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8:02 PM on 05.02.2009

What Have I Been up to!?

DESTRUCTOID!! I'm SO sorry that I disappeared from the face of the Earth... I promise that it has been for good reasons. How do I say this? I've been dealing with a lot of personal issues lately. Over the past few months, I've cut myself off from most of the world. I was pretty much content to lock myself in my dorm room and just sleep, pretending that I was never going to have to deal with my mother's second divorce, my relationship with my father and brothers, the fact that I'm failing college atm, mounds of backed up assignments and homework, my troubles with my girlfriend, and my creative slump. Sorry if I'm being too open, but I'm just tired of holding all that in.

Anyway, due to to school, I probably won't be able to resume posting on a regular basis for another couple of weeks. However, when the summer rolls around, I'll have plenty of free time. I promise that I haven't forgotten any of you who read and comment on my posts and I've already got a new Sound Test blog ready to post. So! I'm sorry for my selfishness and I can't wait to get back to writing!

In the mean time, I've been working on a couple of things. Here they are!

1. A Webcomic!

It's still in it's early phases, but it's coming along nicely. It'll have an on-going story and be very action-heavy. Like... To a ridiculous degree. It's based on a terrible story that was written by myself and several friends in Jr. High School. I'm still trying to work several things out, but know that it will parody American Otaku culture as well as the kind of Fan Fiction that a 13 year old would write.

Imagine something that tells a decent story that also parodies itself and it's own origins in the process. Since the story was written when I was younger, I ripped off everything from Cowboy Bebop to Dragon Ball Z. None of that seemed lame to me at the time, but these days it most certainly does. What this comic will do is sometimes parody the fact that it was written by a 13 year old ripping off other anime. I think it'll be good, but it won't take itself too seriously. It's a bit hard to explain.

Here's some VERY early concept stuff.









2. Indie Games!

While it's still too early to show anything, I've been toying with ideas for a few different indie games. I will say that one is an RPG entitled "Driftwood" that takes place on an island. The other is a platformer that is untitled at the moment. We'll see how they come along after a while, I may move development over to the iPhone, but we'll see.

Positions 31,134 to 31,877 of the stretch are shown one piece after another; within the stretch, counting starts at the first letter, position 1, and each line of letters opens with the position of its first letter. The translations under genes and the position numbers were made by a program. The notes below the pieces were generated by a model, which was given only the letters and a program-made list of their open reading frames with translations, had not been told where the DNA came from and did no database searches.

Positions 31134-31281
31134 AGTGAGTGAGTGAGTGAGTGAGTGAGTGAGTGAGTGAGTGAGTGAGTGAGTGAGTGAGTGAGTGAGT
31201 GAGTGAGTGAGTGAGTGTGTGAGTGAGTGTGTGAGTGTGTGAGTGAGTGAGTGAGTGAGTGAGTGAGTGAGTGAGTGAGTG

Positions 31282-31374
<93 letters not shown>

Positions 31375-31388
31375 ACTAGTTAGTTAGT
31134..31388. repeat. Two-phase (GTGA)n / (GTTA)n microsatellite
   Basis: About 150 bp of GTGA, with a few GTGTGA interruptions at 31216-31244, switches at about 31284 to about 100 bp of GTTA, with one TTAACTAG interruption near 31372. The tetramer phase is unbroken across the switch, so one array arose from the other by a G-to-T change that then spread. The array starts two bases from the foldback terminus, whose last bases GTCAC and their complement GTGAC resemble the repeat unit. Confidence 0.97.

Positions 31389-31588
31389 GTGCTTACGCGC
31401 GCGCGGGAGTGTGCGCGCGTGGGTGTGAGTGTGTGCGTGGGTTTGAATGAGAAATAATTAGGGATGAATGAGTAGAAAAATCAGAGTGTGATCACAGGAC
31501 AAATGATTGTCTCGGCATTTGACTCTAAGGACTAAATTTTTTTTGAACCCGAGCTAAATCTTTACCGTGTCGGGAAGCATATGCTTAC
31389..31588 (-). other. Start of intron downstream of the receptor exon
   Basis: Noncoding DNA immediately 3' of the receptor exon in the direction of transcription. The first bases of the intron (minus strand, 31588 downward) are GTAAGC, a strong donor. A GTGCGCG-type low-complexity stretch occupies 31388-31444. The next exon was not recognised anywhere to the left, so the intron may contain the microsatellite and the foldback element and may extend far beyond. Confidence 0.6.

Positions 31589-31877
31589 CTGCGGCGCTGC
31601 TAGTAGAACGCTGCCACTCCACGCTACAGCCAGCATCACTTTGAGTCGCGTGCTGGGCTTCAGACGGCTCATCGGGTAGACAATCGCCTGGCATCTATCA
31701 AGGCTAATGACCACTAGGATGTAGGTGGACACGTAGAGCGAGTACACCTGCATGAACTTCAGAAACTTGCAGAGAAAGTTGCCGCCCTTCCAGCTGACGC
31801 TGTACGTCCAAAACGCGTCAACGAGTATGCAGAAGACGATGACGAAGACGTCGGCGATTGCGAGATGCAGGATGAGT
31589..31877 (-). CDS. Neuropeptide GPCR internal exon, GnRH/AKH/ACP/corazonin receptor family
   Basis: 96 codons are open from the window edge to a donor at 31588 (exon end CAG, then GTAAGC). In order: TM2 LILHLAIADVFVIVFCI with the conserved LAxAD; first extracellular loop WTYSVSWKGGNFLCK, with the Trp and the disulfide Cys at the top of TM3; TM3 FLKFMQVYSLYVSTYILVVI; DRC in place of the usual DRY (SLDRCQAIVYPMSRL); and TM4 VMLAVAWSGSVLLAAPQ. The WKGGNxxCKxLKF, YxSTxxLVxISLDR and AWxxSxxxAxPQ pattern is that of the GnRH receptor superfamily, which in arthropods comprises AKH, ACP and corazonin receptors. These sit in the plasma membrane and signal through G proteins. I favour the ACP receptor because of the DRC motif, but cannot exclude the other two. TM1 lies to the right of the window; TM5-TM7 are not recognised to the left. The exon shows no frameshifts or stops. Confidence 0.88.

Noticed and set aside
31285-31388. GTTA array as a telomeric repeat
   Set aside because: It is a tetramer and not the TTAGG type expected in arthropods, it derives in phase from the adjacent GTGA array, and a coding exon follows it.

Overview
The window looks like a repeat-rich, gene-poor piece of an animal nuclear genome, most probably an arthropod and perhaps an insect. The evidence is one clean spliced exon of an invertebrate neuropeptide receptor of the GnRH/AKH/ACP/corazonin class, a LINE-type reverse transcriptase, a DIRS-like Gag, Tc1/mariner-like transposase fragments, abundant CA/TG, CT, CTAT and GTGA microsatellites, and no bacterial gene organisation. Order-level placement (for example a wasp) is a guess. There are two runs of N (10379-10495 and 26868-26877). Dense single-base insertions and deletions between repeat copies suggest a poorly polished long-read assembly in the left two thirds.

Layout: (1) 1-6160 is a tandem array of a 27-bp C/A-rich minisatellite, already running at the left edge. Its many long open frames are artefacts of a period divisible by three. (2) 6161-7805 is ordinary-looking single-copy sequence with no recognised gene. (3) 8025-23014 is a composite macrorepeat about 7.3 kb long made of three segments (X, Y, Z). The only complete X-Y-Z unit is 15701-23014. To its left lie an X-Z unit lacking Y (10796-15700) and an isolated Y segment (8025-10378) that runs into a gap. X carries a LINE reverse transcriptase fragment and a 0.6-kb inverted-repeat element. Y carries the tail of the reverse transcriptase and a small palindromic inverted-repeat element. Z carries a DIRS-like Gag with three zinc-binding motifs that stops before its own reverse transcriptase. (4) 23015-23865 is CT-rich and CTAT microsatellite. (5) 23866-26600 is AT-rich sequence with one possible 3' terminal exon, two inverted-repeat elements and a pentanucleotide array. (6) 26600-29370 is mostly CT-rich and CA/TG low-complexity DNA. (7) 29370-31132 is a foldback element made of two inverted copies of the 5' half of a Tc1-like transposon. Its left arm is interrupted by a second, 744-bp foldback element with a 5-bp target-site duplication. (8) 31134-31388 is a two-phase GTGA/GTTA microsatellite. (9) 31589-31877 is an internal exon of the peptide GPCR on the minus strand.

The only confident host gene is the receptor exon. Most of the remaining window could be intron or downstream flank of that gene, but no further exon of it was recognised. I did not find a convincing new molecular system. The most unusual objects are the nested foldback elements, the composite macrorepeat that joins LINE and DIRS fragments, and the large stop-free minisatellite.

So! There you have it, that's what I've been up to lately. Feeling sorry for myself and conceptualizing. Anyway, I thought I would just update so that noone would think I was dead or something.   read


3:07 PM on 03.20.2009

Suikoden Tierkreis (DS) Impressions!



As I searched for reviews on Suikoden Tierkreis for the Nintendo DS, I could surprisingly find next to nothing. IGN reviewed the game, but I've frequently found that they rate games too high for my taste. Nintendo Power gave the game a resounding "Meh." and Hispanic review site "Meristation" had a review that reeked of teh bias. Therefore, I decided to post my own impressions for anyone thinking about purchasing the game that makes the lofty claim of being "The deepest handheld RPG of all time".

First off, let me say that I like the Suikoden games, but haven't been fully exposed to the whole series or story. I played Suikoden 1 when I was younger, but found it much more confusing than the linear Final Fantasy games and quickly lost interest. However, a little over a year ago, I heard that while the first game was decent, the second could have stood toe-to-toe with nearly any other game in the RPG genre. After playing a good chunk of it for myself, I would have to agree. However, I haven't beaten the game and I've never played any of the Playstation 2 Suikodens. All that being said, I feel like I'm the perfect candidate to jump into this newest entry since it pulls so far away from previous Suikoden games, while still holding on to many of the series best gameplay elements.



I've been pumped about this game for about a year. It was something that I knew I was going to buy no matter what, but mixed reviews made me cautious about investing in it, especially when there are so many other great games coming out for the DS. In the end, I decided to take the leap and buy it. When I got back to my car, I plugged my DS into my car stereo (via headphone adapter) and turned it on to listen to what was sure to be the amazingly EPIC intro music. Instead... I got this...